The Democratic National Convention, following on the heels of the Republican National Convention, dovetails perfectly with this week’s Torah portion. All three are concerned with picking a worth successor to leadership. In Parashat Pinchas (Numbers 25:10-30:1), God reminds Moses that although he has been preparing the people Israel to enter the Promised Land, he will not be joining them. Instead of complaining, instead of asking for a reprieve, Moses’ thoughts turn not to himself but to the people. As Rabbi Reuven Hammer writes in his 2009 book Entering Torah, “indeed the true measure of a leader is his concern for his people.”
In his words, “Moses may not have been a perfect leader. Had he been perfect, perhaps he would have entered the land. No human being is perfect; we leave perfection to God. But he was a leader who placed the needs of his people and the good of his people above his own personal concerns. He thought of them before he thought of himself and even at the moment of his greatest personal tragedy, he looked for the way in which Israel could be led to the Promised Land, though he himself would never get there. Moses set an example and a standard for leadership that should inspire all of us and direct all our leaders to follow in his ways.” May those seeking the highest office in our land find the same selflessness demonstrated by Moshe Rabbeinu, Moses our Teacher.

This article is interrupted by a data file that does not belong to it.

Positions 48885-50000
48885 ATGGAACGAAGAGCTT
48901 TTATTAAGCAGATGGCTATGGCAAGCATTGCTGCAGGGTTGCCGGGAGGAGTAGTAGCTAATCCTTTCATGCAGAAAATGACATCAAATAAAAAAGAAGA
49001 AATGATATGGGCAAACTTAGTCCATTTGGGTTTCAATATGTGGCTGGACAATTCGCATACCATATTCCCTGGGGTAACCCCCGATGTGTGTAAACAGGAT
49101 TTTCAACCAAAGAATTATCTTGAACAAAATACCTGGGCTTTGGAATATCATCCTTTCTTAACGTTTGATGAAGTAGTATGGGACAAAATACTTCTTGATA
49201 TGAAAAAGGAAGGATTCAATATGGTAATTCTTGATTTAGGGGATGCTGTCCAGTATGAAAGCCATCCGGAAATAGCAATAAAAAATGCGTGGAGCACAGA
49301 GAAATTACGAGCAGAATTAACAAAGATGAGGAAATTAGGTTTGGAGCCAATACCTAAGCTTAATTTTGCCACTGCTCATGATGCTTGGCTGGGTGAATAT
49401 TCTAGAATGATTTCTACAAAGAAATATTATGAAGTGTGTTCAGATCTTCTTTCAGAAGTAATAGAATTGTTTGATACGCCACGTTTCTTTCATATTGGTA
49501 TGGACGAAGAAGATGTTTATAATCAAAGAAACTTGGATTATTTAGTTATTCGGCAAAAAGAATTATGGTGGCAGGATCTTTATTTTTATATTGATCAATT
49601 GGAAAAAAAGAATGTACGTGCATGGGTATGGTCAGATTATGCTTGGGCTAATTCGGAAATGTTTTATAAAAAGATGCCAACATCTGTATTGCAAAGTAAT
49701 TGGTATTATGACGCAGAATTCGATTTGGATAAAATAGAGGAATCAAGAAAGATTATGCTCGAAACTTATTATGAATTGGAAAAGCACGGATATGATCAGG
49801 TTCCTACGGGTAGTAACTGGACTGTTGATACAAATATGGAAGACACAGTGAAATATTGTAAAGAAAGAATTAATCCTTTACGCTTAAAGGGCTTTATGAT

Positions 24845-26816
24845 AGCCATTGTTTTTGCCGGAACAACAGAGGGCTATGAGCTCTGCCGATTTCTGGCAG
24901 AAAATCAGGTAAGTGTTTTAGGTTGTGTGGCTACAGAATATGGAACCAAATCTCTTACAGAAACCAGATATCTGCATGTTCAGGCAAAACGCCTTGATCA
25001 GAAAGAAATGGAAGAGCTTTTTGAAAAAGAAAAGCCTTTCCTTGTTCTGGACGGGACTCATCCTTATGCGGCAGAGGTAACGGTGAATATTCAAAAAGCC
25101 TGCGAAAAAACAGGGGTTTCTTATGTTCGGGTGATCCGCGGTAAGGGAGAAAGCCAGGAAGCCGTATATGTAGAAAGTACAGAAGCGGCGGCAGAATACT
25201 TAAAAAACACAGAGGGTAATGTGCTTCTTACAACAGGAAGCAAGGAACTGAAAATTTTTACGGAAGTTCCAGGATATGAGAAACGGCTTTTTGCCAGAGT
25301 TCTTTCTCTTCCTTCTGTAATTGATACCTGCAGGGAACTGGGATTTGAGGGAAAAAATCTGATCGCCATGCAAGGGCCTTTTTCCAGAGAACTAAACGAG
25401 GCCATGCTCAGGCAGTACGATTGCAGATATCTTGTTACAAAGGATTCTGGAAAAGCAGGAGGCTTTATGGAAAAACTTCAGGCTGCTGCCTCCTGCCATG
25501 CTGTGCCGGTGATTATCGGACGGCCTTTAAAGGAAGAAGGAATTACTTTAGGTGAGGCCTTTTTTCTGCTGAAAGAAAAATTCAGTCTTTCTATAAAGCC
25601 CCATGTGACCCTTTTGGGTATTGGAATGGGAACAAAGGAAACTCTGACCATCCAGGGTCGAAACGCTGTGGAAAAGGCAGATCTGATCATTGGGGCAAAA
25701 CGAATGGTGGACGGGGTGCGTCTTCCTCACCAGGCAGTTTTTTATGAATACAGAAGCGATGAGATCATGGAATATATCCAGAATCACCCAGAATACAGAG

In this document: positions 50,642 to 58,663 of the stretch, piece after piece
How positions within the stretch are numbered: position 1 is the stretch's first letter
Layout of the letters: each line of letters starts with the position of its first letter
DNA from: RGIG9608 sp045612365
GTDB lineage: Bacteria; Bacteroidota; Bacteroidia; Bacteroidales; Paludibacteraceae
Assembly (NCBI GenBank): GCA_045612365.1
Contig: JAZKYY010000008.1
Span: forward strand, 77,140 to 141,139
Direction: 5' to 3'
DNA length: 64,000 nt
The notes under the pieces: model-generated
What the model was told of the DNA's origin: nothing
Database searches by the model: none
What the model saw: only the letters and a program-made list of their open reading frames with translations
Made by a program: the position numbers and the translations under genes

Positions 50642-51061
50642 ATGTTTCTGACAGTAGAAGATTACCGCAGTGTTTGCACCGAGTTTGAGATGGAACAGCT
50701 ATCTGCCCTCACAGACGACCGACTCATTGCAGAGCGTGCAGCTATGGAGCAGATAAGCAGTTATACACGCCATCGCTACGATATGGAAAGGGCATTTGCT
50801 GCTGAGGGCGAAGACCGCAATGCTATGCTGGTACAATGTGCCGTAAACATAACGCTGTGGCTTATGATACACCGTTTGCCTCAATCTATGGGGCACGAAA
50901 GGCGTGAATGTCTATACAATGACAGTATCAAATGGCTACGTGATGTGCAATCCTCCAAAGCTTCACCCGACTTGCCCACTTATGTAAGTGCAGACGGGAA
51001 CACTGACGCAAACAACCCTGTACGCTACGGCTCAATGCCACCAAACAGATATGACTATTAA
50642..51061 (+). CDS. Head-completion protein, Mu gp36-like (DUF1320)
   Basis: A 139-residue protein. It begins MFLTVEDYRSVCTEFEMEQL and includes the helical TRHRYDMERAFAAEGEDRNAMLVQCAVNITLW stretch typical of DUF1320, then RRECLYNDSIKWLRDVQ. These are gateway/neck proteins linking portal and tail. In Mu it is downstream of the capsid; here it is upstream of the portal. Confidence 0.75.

Rabbi Aaron C. Meyer
What does it mean “to dwell apart?”
At first blush, the phrase conjures any number of benign images: a divorced couple, sharing custody of children, living in separate homes. A college dormitory with men and women living on separate floors. A group of sojourners finding themselves on separate paths. The key word here, of course, is “separate.” Distinct, distant, disconnected. Perhaps the most powerful image, though, is the one on which this Torah portion focuses: a people – our people – set apart from the nations of the earth. One people – unique in temperament, belief, identity – separate from all the rest.